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FAA, SpaceX Seek to Have Starbase Lawsuit Dismissed

By Doug Messier
Parabolic Arc
July 6, 2023
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FAA, SpaceX Seek to Have Starbase Lawsuit Dismissed
Starship lifts off from Starbase in Texas.

The Federal Aviation Administration (FAA) and SpaceX are seeking the dismissal of a lawsuit filed by a coalition of environmental groups and an Native American nation that wants Starship/Super Heavy rocket launches from the Starbase spaceport in Texas suspended until a new environmental review of the area is conducted.

In separate responses to the lawsuit filed on Friday, the FAA and SpaceX claim the plaintiffs “have failed to state a claim upon which relief may be granted” and lack any standing to sue. The responses also claim that the plaintiffs have failed to exhaust unspecified administrative remedies before filing the lawsuit.

SpaceX is also claiming that “plaintiffs’ claim is barred in whole or in part under the doctrine of laches.” Oxford Languages defines laches as an “unreasonable delay in making an assertion or claim, such as asserting a right, claiming a privilege, or making an application for redress, which may result in refusal.”

SpaceX's Starship is tested on the launch pad at Starbase in Texas.
Starship and Super Heavy fueled for the first time. (Credit: SpaceX)

On May 1, a group of environmental organizations and a Native American nation sued the FAA in Federal District Court claiming that its approval of Starship/Super Heavy from SpaceX’s Starbase facility violated the National Environmental Policy Act (NEPA). Plaintiffs in the lawsuit include the Center for Biological Diversity, American Bird Conservancy, Surfrider Foundation, Save RGV, and the Carizzo/Comecrudo Nation of Texas, Inc.

The FAA approved the launch site “without complying with bedrock federal environmental law, without fully analyzing the significant environmental and community impacts of the SpaceX launch program — including destruction of some of the most vital migratory bird habitat in North America — and without requiring mitigation sufficient to offset those impacts,” the lawsuit claimed.

Starbase is located close to a national wildlife refuge, state wildlife management area, state coastal preserve, and two state parks. The area is home to endangered and protected species.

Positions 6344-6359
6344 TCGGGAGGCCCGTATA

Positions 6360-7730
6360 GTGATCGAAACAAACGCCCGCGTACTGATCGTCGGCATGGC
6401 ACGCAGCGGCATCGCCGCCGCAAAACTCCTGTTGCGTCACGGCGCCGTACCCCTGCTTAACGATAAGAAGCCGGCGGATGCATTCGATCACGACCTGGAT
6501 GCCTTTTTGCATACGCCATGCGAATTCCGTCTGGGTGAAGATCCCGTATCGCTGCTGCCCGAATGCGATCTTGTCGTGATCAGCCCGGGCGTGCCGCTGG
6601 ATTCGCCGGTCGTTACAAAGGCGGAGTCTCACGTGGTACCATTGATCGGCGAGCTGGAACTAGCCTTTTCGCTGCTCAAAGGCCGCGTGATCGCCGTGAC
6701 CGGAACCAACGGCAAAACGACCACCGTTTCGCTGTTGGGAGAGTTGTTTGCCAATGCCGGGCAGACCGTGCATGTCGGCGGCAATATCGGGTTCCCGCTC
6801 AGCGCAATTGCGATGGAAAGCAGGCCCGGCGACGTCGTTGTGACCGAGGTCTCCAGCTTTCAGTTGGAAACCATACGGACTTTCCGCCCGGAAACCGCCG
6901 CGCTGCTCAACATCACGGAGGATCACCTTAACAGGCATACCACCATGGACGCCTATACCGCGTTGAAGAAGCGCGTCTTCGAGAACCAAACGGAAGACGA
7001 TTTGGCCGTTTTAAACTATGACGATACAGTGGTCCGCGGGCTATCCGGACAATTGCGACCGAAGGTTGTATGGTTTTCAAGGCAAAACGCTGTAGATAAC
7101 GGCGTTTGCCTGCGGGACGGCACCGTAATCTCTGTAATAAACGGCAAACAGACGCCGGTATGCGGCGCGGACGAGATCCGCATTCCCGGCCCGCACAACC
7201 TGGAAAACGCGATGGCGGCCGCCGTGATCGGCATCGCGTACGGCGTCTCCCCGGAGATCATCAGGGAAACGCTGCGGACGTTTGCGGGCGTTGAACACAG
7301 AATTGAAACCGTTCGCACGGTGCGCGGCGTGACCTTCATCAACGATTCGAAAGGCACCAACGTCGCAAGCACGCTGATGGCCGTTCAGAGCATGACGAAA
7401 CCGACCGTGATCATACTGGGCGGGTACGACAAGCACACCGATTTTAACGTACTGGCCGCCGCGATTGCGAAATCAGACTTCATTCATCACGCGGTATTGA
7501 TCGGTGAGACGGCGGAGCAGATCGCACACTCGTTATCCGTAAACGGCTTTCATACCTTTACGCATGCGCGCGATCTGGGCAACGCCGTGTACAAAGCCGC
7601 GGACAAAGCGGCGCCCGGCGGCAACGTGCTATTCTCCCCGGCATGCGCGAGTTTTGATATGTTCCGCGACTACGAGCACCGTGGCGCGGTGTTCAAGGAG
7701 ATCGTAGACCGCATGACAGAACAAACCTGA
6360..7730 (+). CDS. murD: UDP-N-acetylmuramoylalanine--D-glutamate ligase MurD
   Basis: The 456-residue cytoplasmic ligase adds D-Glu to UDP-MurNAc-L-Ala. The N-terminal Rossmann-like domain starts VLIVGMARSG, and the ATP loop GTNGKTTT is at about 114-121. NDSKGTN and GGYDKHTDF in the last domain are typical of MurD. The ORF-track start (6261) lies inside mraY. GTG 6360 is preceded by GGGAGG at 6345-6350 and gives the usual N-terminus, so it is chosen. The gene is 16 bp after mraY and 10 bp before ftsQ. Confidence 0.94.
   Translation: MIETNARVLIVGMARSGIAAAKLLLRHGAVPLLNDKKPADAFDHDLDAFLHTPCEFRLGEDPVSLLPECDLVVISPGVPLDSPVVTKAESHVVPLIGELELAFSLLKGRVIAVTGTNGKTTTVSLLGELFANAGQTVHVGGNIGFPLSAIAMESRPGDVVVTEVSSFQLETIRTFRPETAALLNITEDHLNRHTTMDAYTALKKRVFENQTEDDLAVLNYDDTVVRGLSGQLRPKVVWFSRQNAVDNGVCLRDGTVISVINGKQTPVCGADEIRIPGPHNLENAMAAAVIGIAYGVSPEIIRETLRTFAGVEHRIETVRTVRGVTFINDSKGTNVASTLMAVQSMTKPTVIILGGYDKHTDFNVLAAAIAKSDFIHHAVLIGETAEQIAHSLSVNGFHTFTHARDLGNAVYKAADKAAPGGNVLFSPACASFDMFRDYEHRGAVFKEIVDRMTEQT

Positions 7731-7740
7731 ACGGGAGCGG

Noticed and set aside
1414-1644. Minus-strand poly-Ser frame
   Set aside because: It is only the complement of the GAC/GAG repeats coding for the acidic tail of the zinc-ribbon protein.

“SpaceX denies the allegation…that ‘species [] are imperiled by SpaceX activities,'” the company said in its response.

The lawsuit also said the Carizzo/Comecrudo Nation considers the Boca Chica area where the spaceport is located to be “vital and sacred” ancestral lands. The tribe regularly holds ceremonies at Boca Chica Beach where members leave offerings for ancestors, the suit said.

Debris deposited after the first Starship/Super Heavy launch
Debris lies in wetlands that surround Starbase after the maiden launch of SpaceX’s Starship/Super Heavy rocket. (Credit: Coastal Bays Bends and Estuaries)

The groups sued the FAA in the wake of SpaceX’s first Starship/Super Heavy launch from Starbase on April 20. The launch severely damaged the pad, and spread debris over a wide area. The rocket blew up over the Gulf of Mexico less than four minutes after liftoff when it began to tumble out of control.

SpaceX is joining the lawsuit on the side of the FAA as owner of the Starbase launch site in Boca Chica, Texas.

FAA originally approved Starbase for up to 12 launches of SpaceX’s Falcon 9 rocket in 2014. The approval was done after the completion of an environmental impact statement (EIS) that evaluated the impact of the launches on the surrounding area. The agency issued a finding of no significant impact (FONSI) in approving the launches.

SpaceX later abandoned plans to launch Falcon 9 from the site in favor of the much larger and more powerful Starship/Super Heavy booster. A FAA official initially said the agency would require a second EIS. FAA subsequently announced that a less rigorous and time consuming environmental assessment (EA) would be conducted.

Starship first launch attempt on April 17, 2023
Starship first launch attempt on April 17, 2023

Last year, the FAA issued a second FONSI that approved Starship/Super Heavy launches from the Starbase facility. The FONSI included more than 70 mitigations designed to protect the sensitive near the Gulf Coast launch site.

The lawsuit claimed the FAA’s decision not to conduct a second EIS violated environmental law. It wants the approval negated until a full EIS is completed, a process that could take years. The lawsuit criticized the mitigations as ineffective, and claimed FAA had failed to explain how they would reduce the impact of launches to insignificant levels.

“Many of the proposed mitigation measures are inadequate to prevent the SpaceX launch program from causing significant environmental harm,” the lawsuit said. “For example, FAA failed to ensure that the environment impacts of ‘anomalies’ would be sufficiently mitigated, requiring only after-the-fact consultation with experiment agencies, such as the Fish and Wildlife Service, about recovering exploded rocket fragments from adjacent habitat areas.”

The FAA failed to analyze other options, “including a less-intensive use of the Boca Chica site (i.e., fewer launches per year), or the use of other sites for the proposed launches, such as Kennedy Space Center, which SpaceX itself has suggested as an alternative,” the lawsuit claimed.

“SpaceX denies that it suggested Kennedy Space Center as a site alternative,” the company said.

SpaceX is building a launch complex for Starship/Super Heavy at NASA’s Kennedy Space Center on the east coast of Florida.

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